Once again, this book has more cynical tone than some of the earlier stories – but it is still most definitely a children’s book. The theme is deception and doubt, and the nature of Aslan is called into question. Aslan himself is apparently both silent and absent.
The story begins inside Narnia, as a greedy ape hatches a plan to make Narnia more civilized (because even in fiction, history teaches us nothing) using a fake Aslan to get his way. It works all too well, and within a few chapters the last king of Narnia, King Tirian (my first fictional crush – and I wouldn’t say I’m entirely over him yet) is imprisoned.
That is when two children from our world, Jill and Eustace, arrive to free him and – for better or worse – put their lives on the line in a desperate attempt to save the last remnants of goodness, imagination, and joy in Narnia as the Calormenes once more take over. This time, the lines between good and evil are blurred, and hope battles despair throughout.
This is the final battle, and it is the end. Many previous characters reappear, which is highly enjoyable for fans – but the losses of this book are greater than in the rest of the series. The joy of this book is greater, too, however. The first and the last books are a perfect framing device for the whole series.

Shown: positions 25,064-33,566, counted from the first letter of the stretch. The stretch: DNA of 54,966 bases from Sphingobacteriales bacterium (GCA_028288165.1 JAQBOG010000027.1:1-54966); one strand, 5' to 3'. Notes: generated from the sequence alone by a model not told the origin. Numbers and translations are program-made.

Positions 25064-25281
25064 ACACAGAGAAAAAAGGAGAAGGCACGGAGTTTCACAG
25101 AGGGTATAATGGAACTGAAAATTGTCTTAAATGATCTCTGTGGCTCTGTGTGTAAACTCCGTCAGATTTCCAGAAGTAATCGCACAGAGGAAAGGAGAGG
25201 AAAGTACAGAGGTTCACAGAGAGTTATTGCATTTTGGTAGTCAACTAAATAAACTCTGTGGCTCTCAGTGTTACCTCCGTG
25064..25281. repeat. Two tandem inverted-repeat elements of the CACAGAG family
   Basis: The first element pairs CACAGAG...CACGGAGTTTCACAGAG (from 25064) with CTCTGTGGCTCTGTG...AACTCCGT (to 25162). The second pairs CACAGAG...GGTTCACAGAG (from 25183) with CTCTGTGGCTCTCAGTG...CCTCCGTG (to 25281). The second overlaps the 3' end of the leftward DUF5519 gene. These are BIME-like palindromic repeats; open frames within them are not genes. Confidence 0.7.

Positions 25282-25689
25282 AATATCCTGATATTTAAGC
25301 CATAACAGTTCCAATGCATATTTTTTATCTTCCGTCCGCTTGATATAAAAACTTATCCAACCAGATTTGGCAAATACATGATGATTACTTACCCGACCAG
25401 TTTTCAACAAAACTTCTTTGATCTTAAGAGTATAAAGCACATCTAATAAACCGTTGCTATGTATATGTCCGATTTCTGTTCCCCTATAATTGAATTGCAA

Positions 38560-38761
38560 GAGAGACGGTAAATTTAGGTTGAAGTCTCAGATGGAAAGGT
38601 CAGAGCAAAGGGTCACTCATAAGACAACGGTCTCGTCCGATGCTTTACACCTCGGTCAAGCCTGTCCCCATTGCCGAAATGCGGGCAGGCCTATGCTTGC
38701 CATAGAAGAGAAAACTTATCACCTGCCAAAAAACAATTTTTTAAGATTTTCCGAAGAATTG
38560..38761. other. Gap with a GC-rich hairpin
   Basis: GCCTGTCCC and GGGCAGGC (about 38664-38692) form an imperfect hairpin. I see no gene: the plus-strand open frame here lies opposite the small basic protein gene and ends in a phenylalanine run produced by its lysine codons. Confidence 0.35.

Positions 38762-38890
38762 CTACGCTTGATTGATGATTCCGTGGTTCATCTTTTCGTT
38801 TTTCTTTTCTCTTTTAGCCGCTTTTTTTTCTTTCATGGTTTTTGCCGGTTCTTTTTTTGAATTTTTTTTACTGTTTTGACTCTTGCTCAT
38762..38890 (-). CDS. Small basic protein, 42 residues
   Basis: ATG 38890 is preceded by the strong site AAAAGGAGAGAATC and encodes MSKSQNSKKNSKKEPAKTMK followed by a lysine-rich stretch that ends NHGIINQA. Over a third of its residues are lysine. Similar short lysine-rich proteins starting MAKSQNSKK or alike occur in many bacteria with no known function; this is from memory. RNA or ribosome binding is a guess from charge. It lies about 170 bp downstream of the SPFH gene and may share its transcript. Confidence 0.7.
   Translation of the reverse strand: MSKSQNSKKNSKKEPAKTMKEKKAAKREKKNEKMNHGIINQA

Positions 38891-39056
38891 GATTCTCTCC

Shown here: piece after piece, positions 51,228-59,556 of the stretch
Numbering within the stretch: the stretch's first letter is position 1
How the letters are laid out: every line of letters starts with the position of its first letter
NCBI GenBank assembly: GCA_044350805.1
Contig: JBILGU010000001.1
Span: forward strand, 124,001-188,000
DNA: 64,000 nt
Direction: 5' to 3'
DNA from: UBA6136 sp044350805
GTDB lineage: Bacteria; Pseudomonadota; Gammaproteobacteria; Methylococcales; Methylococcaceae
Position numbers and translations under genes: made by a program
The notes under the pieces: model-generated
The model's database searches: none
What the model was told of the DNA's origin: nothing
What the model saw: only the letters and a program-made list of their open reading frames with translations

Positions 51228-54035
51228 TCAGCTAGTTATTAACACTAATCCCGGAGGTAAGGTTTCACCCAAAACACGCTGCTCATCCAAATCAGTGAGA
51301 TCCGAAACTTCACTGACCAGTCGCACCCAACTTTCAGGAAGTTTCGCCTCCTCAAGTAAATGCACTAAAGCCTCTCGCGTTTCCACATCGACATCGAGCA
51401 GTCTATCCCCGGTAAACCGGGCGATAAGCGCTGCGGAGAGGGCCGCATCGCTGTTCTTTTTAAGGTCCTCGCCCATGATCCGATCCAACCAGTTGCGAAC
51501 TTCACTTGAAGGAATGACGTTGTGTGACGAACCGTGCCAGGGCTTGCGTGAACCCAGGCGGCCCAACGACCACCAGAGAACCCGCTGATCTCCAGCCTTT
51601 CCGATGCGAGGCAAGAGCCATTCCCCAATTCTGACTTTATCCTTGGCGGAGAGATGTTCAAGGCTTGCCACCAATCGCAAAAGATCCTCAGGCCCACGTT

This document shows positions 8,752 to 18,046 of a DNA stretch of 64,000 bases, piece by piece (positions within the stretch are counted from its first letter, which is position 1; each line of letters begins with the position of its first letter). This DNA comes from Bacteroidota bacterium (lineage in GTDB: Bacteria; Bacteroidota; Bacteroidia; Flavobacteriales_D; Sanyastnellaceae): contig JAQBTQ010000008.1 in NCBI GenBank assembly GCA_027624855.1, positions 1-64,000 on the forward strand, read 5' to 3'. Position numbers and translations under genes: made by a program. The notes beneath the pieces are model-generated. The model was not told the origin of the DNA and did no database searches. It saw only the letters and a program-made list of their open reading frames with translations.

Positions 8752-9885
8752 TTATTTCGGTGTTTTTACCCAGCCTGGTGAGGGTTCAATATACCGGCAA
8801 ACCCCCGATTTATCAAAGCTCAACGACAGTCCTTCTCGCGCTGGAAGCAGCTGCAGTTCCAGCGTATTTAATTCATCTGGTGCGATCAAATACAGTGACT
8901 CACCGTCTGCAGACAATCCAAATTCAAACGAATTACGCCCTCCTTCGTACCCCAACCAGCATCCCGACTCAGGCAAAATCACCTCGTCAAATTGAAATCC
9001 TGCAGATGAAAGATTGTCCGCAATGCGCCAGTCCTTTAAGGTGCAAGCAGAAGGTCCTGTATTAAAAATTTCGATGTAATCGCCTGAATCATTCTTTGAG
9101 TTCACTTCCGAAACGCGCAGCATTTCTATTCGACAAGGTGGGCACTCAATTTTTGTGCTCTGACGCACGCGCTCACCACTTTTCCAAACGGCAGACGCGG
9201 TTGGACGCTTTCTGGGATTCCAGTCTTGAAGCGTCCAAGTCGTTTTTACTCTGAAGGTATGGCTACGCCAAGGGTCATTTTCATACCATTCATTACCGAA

Free sample (a good Calormene named Emeth is speaking):
“. . . my happiness is so great that it even weakens me like a wound. And this is the marvel of marvels, that he called me Beloved, me who am but as a dog –”
“Eh? What’s that?” said one of the Dogs.
“Sir,” said Emeth. “It is but a fashion of speech which we have in Calormen.”
“Well, I can’t say it’s one I like very much,” said the Dog.
“He doesn’t mean any harm,” said an older Dog. “After all, we call our puppies boys when they don’t behave properly.”
“So we do,” said the first Dog. “Or girls.”
“S-s-sh,” said the older Dog. “That’s not a nice word to use. Remember where you are.”
Rating: PG. I’d call it absolutely G and safe for anyone, but one character is a close parallel to Jesus Christ (in one of the later books this character clearly states that he exists on Earth as well, is known by a different name there, and that the children have been brought into Narnia so that they can more easily recognise him on Earth), and some atheists have found that offensive. The books do focus on the adventures, rather than allegory about 95% of the time.